In the past two editions of EVE Evolved, I looked at the Aegis sovereignty warfare overhaul and how it played out in a recent war in the Providence region. The new system has been a pretty big success in terms of improving the day-to-day play of those living in the depths of null-security space, but there have been a few casualities. As I mentioned in last week’s article, capital ships have lost their primary roles in the new war dynamic and are fast becoming unnecessary on the battlefield. The new gameplay encourages the use of highly mobile gangs of medium sized ships such as battlecruisers and cruisers, leaving not much use for battleships and capitals. Dreadnoughts have been made completely obsolete as we don’t shoot at structures any more, triage carriers have little use in a war that doesn’t need battleships, and you don’t need supercapitals to counter enemy capitals if they aren’t fielding any.
CCP has promised that a full capital ship rebalance is in the works to give EVE Online‘s capital ships new roles in nullsec warfare, and a recent devblog has shed some light on the first step of that plan. Dreadnought pilots will be happy to know that shooting at structures is coming back in a limited fashion; the new Citadel structures that are planned to eventually replace player-owned starbases and space stations will use a new damage mitigation mechanic instead of the entosis mechanic. There’s still no word on what roles carriers, supercarriers or titans will be squeezed into, but there are plenty of ways they could be adapted to serve important strategic roles in the new sovereignty gameplay. Could supercarriers become actual carriers for moving fleets behind enemy lines? And maybe titans could be the mobile space stations we’ve read about in the EVE lore.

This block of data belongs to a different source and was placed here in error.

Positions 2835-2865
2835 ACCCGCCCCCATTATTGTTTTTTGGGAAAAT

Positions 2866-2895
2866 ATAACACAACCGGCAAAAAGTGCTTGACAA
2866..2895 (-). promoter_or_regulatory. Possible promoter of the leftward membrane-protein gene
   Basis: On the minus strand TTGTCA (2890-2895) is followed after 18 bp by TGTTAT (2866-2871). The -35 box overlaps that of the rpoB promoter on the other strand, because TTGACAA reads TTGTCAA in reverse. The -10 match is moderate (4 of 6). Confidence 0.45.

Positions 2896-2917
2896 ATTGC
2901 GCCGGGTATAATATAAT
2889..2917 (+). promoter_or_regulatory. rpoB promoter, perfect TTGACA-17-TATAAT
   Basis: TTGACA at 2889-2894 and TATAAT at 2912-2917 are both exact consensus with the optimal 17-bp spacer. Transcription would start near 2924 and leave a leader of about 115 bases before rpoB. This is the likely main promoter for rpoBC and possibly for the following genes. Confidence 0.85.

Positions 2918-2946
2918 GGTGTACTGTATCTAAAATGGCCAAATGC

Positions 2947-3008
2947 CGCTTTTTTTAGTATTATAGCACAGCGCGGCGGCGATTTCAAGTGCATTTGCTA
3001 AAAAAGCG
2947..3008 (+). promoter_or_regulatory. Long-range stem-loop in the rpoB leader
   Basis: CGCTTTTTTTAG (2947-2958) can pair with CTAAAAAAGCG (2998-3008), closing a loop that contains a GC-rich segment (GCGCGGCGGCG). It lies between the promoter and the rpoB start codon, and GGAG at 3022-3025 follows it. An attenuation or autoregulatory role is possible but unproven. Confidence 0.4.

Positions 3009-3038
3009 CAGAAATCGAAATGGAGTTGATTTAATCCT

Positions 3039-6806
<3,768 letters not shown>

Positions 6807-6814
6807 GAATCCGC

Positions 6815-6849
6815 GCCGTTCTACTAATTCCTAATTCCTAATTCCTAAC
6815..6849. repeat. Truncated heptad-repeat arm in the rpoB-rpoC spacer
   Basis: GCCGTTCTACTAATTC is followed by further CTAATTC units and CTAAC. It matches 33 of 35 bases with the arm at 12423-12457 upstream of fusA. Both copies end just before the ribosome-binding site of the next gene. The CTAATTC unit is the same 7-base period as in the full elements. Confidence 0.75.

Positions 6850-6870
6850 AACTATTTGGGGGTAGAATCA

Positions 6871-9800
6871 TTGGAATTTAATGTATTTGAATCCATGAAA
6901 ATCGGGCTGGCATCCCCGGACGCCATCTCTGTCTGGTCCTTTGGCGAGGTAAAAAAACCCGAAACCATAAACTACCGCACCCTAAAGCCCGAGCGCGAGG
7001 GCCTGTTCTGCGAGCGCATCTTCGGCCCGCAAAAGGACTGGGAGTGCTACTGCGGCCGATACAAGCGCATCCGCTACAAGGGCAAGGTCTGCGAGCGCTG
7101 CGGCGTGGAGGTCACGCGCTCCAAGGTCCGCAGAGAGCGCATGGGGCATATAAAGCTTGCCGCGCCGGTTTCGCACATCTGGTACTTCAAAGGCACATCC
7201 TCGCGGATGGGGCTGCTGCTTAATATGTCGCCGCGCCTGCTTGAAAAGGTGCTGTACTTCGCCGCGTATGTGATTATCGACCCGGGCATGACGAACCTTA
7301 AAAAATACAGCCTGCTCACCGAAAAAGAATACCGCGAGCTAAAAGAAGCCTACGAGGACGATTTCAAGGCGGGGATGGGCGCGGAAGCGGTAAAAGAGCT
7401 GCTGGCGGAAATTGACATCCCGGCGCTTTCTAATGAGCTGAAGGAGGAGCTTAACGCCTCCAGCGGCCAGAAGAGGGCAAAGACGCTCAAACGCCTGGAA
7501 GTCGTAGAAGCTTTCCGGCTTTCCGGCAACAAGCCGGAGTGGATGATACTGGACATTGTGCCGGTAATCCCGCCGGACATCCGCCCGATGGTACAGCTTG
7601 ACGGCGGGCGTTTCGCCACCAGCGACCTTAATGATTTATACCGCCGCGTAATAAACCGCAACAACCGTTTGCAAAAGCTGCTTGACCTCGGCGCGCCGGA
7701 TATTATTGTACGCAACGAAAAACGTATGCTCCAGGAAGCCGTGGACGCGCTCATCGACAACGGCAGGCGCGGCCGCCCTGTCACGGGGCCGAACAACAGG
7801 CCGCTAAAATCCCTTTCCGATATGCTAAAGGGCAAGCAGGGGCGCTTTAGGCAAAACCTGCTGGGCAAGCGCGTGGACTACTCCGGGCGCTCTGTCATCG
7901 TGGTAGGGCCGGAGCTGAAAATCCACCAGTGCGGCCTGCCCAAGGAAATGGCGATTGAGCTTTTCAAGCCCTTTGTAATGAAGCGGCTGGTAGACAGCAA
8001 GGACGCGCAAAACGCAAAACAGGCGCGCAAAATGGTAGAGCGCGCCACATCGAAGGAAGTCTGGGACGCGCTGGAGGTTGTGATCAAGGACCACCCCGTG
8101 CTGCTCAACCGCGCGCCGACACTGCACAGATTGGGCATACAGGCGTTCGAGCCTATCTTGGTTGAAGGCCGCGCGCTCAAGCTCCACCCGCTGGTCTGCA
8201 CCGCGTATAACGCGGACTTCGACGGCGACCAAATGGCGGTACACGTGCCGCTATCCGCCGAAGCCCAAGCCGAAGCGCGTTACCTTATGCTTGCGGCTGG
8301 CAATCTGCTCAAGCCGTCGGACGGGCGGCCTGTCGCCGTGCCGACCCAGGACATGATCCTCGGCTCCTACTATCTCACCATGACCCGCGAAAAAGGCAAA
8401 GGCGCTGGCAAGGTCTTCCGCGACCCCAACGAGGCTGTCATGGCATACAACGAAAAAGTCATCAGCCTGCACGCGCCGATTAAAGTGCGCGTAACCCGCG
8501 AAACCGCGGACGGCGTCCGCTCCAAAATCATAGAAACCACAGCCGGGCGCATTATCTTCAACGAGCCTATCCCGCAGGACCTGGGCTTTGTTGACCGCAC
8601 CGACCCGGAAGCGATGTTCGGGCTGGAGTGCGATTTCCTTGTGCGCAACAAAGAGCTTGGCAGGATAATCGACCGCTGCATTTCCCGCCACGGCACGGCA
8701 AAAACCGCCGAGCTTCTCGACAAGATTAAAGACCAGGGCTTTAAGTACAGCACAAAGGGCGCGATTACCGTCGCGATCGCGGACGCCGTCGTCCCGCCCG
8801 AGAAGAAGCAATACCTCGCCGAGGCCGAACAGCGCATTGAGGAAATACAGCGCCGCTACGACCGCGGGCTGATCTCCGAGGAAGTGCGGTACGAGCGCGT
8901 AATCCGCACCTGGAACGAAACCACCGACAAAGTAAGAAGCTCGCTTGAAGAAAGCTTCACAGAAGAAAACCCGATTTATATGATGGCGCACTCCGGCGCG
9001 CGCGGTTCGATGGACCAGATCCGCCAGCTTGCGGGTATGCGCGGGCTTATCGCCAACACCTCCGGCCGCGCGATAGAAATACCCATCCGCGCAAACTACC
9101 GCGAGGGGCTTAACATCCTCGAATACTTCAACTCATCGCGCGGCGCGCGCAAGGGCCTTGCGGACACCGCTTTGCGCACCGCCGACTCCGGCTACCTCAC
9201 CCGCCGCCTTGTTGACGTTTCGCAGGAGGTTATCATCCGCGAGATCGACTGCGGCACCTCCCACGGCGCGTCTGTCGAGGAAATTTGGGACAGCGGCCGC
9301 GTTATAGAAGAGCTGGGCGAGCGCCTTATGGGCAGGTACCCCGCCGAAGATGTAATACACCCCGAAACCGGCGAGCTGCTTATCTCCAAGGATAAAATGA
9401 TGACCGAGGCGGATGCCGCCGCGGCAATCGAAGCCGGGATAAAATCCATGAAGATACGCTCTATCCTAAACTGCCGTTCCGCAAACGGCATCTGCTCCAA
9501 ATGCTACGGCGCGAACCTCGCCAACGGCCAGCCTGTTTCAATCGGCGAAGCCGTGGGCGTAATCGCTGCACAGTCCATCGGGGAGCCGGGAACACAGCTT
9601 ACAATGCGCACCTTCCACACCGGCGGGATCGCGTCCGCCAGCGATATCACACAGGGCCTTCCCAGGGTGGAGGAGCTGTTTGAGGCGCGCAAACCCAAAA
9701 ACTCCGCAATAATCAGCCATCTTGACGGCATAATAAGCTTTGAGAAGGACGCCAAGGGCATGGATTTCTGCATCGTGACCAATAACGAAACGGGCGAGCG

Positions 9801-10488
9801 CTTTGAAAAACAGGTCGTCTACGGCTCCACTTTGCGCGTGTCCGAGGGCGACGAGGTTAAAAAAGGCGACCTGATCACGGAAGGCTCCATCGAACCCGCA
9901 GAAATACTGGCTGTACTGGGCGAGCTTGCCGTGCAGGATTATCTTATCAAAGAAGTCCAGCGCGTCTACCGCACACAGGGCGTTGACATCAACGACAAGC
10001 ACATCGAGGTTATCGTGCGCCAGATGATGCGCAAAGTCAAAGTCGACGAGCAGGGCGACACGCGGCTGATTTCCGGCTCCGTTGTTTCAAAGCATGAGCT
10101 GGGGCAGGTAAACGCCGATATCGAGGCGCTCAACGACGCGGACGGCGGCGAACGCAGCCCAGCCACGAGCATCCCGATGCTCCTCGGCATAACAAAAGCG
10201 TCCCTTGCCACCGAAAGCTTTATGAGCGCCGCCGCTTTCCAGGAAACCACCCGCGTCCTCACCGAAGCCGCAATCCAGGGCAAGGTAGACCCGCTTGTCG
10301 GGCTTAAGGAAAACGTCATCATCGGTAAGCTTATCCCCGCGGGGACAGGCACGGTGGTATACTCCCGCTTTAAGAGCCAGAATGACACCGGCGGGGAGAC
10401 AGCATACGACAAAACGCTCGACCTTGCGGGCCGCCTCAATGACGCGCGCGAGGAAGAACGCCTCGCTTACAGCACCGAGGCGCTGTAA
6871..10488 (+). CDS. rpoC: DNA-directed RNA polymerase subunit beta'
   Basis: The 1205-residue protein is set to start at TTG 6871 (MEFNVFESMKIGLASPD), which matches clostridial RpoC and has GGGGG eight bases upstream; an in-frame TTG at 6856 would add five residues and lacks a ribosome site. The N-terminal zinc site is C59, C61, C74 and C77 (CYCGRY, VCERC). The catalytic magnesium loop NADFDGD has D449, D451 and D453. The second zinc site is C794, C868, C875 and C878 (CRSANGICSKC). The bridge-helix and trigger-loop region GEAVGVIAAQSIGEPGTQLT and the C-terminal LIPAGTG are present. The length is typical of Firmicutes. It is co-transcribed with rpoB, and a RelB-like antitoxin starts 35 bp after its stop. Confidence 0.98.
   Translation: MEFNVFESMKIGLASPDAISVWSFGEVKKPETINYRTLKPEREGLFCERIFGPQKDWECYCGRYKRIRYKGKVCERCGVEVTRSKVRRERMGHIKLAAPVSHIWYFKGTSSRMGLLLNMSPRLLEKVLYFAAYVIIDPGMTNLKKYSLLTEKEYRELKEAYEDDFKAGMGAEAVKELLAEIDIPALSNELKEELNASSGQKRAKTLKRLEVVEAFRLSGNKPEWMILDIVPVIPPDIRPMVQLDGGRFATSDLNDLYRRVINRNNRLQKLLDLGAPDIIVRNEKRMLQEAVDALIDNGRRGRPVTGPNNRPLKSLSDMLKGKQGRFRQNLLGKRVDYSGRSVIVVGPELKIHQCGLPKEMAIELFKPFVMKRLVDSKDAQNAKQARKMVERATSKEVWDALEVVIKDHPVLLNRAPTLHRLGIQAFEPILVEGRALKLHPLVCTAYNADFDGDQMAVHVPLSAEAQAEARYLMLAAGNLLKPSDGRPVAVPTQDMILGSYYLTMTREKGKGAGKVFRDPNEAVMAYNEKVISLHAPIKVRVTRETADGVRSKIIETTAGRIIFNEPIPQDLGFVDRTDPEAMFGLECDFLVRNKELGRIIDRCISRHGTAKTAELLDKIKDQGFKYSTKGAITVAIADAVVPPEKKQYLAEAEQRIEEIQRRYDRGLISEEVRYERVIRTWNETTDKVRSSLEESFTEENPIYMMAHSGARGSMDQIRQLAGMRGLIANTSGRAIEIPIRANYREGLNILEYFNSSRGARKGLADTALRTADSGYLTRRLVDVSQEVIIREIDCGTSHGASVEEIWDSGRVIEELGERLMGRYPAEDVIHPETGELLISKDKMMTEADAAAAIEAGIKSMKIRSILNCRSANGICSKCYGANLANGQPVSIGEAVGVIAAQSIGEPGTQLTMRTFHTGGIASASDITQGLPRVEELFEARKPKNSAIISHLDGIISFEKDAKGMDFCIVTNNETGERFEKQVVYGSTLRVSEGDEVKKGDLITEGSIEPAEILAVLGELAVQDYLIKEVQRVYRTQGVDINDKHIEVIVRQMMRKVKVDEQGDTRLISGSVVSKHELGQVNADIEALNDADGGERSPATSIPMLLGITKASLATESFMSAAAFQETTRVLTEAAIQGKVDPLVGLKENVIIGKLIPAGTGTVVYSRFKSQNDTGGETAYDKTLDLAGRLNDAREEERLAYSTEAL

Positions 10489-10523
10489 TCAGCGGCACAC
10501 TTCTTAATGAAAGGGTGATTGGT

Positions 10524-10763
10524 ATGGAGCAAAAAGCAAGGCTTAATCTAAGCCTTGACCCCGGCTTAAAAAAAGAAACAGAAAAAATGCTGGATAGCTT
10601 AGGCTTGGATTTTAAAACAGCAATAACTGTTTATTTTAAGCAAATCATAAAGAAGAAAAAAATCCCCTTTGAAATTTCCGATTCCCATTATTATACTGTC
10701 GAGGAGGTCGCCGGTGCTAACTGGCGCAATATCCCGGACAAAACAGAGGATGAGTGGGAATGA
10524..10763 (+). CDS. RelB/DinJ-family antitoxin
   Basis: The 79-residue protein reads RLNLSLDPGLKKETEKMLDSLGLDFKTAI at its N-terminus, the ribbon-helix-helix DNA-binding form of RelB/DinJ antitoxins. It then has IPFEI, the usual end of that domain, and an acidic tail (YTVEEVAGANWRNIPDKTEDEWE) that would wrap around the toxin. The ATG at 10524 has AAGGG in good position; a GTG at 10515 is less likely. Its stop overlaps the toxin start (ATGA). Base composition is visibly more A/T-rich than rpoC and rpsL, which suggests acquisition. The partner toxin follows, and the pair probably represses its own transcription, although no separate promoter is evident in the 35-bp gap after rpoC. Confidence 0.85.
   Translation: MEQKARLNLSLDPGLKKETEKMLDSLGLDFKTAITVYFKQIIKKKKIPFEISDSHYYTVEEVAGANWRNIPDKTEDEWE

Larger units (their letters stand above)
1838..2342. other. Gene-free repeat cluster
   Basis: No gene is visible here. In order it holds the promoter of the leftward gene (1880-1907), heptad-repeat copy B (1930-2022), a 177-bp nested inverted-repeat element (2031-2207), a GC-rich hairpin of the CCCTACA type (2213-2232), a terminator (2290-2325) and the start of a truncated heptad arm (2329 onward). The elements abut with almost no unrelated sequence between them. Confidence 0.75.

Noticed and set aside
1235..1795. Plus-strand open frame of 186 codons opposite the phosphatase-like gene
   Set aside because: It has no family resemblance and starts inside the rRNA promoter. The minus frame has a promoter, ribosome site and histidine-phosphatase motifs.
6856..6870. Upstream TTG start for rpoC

In this edition of EVE Evolved, I look at a few problems with the new damage mitigation mechanic and suggest possible strategic roles for the other capital ships.
The basic idea of damage mitigation is that each structure will have a set maximum limit of damage per second it can receive. Every time the structure is attacked, it’ll check how much damage has been dealt in the last 30 seconds and negate your attack if it’s already reached its damage cap. It’s a way of setting an upper bound on structure combat so that massive alliances are better off splitting up into multiple fleets, allowing smaller alliances to potentially hold out in individual engagements. This meshes well with Aegis sovereignty, but there are a few problems with the mechanics presented.